The scenes raise another flaw, I suppose. In real life, if a near-stranger showed up unannounced to watch a young boy's soccer practice and attempted to give him a gift without parents present, it would undoubtedly be found out, and in our current hysterical climate about molestation (see Capturing the Friedmans) that would be it for Sy. Yet the movie keeps moving forward with its own relentless, dreamlike logic. The film is quite amazing in its ability to provoke a squirming sense of discomfort almost from the first frame. Beautifully shot, too.
Stephen O'Malley, a designer and musician in experimental outfits such as Khanate and Sunn O))), recently posted the above piece by Seldon Hunt, an Australian artist and graphic designer (a few more images are here--click on the link to "words" and scroll down; still more pics are in the news archives). Hunt has created record sleeves for the German label Drone records, among other projects. I'm pretty sure this work, which has a nice sci-fi lyricism to it, is done in Adobe Illustrator; it's definitely vector-based (drawn by means of defined curves) rather than pixel-based. This piece in particular is reminiscent of the work of New York artist Marsha Cottrell, who recently showed at Henry Urbach Architecture. Cottrell's work is much denser, limning an endless futuristic space in the vein of Rem Koolhaas's "delirious" urban spectacles. (The image below, completely packed with linear bizness, is a detail of a much larger piece.) While Cottrell's work is oddly controlled for something so "out there"; Hunt's evokes the spirit of Abstract Expressionism (or at least Rauschenberg) in its energy and formal variation. It may ultimately have more to do with the eye-grabbing immediacy of album graphics than Cottrell's ultra-refined, analytical architecture critique, but one can see an interesting dialogue between the two bodies of work. (Thanks to Brian Turner for the O'Malley link(s).)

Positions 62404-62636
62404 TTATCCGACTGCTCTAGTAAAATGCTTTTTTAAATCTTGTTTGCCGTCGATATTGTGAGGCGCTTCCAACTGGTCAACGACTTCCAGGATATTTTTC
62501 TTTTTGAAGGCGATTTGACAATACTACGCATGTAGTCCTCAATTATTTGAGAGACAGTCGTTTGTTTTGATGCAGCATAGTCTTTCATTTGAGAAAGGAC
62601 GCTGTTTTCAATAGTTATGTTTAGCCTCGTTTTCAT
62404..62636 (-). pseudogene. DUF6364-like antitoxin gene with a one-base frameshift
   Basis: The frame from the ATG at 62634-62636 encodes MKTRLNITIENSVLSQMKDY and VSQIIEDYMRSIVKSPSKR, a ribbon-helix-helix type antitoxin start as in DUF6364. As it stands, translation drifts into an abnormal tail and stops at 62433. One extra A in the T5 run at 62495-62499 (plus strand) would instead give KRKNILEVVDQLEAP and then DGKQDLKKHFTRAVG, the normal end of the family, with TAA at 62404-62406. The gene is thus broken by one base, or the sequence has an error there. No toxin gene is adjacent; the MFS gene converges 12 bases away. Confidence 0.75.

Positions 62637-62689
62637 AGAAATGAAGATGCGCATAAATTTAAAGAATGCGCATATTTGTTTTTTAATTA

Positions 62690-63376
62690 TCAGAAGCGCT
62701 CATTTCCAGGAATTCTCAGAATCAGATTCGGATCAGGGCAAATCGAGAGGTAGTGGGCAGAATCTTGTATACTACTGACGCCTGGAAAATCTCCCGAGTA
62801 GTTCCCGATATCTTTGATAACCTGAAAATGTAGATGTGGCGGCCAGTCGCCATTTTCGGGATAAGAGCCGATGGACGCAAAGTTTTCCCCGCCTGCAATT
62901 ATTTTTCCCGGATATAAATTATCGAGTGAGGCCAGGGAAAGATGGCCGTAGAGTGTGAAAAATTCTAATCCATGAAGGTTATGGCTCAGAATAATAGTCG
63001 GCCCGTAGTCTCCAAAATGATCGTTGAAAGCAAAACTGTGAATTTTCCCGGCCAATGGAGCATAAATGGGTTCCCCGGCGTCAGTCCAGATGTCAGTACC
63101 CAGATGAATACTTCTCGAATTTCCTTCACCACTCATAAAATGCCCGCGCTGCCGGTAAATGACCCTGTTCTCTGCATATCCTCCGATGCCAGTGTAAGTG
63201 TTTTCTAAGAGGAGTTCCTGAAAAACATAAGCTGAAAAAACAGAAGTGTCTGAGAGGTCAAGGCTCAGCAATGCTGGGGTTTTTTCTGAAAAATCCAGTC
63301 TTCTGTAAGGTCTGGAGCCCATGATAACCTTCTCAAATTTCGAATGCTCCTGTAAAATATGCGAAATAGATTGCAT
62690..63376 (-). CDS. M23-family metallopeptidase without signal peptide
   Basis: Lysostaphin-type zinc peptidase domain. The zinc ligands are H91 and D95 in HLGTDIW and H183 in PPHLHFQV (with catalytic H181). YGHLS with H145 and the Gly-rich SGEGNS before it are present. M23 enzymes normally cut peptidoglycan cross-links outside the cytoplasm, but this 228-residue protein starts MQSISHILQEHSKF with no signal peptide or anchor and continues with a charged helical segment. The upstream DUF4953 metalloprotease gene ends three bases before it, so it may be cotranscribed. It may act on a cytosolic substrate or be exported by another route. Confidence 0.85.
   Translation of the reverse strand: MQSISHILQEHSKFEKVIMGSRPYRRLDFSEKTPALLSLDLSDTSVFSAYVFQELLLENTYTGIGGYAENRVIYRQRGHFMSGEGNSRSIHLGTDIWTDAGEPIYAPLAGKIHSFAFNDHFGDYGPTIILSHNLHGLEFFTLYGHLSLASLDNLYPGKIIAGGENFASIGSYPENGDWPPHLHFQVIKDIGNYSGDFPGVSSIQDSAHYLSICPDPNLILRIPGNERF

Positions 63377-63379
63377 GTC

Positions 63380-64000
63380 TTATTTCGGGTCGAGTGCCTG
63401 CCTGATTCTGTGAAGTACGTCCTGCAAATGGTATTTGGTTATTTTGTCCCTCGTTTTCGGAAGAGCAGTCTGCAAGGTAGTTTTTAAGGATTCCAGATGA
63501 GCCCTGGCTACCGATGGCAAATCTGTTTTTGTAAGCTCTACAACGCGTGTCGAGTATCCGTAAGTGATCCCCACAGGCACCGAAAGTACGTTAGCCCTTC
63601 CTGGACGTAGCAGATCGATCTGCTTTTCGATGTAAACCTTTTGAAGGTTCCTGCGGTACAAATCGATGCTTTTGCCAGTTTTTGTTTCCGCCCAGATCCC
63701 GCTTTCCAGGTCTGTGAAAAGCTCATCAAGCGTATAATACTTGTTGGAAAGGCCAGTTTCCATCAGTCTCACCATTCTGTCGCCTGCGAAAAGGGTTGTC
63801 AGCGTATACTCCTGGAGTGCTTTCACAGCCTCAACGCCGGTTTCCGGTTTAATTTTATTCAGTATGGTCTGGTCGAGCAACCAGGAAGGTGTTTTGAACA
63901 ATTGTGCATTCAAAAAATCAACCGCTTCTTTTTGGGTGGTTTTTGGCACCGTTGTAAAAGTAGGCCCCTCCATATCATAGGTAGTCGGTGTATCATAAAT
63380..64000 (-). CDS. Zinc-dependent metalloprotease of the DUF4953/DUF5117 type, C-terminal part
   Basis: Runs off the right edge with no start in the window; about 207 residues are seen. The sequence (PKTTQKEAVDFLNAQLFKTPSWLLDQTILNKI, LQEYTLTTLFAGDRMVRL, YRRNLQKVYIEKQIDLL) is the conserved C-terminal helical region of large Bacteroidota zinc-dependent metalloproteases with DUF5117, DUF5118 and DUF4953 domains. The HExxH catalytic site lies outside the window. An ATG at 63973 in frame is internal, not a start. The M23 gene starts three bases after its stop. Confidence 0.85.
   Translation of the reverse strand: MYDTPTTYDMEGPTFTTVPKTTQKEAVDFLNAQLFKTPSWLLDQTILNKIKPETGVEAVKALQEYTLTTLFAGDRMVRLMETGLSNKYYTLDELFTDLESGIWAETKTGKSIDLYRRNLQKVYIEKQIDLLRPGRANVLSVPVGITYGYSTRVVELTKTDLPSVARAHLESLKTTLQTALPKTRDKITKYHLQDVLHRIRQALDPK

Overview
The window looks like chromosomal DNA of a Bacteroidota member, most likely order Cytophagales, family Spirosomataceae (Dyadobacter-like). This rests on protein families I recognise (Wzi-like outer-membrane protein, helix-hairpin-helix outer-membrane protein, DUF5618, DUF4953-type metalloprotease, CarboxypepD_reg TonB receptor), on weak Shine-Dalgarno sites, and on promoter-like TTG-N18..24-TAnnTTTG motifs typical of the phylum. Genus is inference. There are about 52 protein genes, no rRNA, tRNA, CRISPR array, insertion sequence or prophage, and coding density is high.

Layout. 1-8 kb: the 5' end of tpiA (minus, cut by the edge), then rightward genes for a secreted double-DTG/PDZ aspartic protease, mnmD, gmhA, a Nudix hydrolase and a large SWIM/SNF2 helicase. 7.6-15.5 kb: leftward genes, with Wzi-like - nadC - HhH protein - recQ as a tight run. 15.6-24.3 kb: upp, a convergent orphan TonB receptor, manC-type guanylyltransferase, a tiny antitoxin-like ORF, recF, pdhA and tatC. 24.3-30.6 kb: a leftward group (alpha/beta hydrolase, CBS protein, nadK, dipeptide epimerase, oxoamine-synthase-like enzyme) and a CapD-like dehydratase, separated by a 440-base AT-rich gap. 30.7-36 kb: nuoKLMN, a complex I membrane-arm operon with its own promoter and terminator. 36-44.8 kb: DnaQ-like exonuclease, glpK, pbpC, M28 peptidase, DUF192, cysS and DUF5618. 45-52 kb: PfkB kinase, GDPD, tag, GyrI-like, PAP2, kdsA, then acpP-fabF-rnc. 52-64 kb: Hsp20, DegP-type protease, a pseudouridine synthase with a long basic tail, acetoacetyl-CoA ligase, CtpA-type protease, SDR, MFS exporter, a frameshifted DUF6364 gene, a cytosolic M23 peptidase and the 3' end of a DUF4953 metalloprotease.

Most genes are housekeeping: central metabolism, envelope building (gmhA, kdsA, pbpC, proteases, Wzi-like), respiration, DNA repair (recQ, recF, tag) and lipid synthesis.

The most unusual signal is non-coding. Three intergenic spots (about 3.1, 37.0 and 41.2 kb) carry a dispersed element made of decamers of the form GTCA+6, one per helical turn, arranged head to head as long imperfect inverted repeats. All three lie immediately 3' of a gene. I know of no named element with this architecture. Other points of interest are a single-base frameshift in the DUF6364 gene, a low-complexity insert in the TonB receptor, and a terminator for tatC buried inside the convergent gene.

The exhaustive Homestar Runner fan site I mentioned here is now a dead link. This is really too bad; it represented hours of fan contributions on all the cross
references, easter eggs, and trivia about Homestar & Co. I wonder, though: was it shut down through threat of litigation? The fine print at the bottom (still cached) says, in so many words, "greasy lawyers, go away; this is just a fan site." I hope it's not the case that they
were officially warned off, since the Chapman brothers seem very generous in their approach to internet marketing.
One bit of trivia is how to find the Nintendo game endings, which I mentioned to someone recently. These are small screen shots of the last panels of various games, including Mario lying in bed dreaming of the Princess at the end of Super Mario Bros 2.
1. Click (and watch) the Strong Bad email "Japanese Cartoon."
2. At the end of the short, click the words "Japanese cartoon" on Strong Bad's computer screen and watch a short title sequence for "Stinko Man 20X6."
3. When you are returned to the Strong Bad email, click the words "Japanese cartoon" again to see Homestar watching the show on TV and mumbling along with the theme song.
4. While Homestar is watching his TV, click on the videotape on his shelf that says "NES endings".
5. When the first NES screen shot pops up, click it repeatedly to see more NES endings.
"I'm a blade man, man!"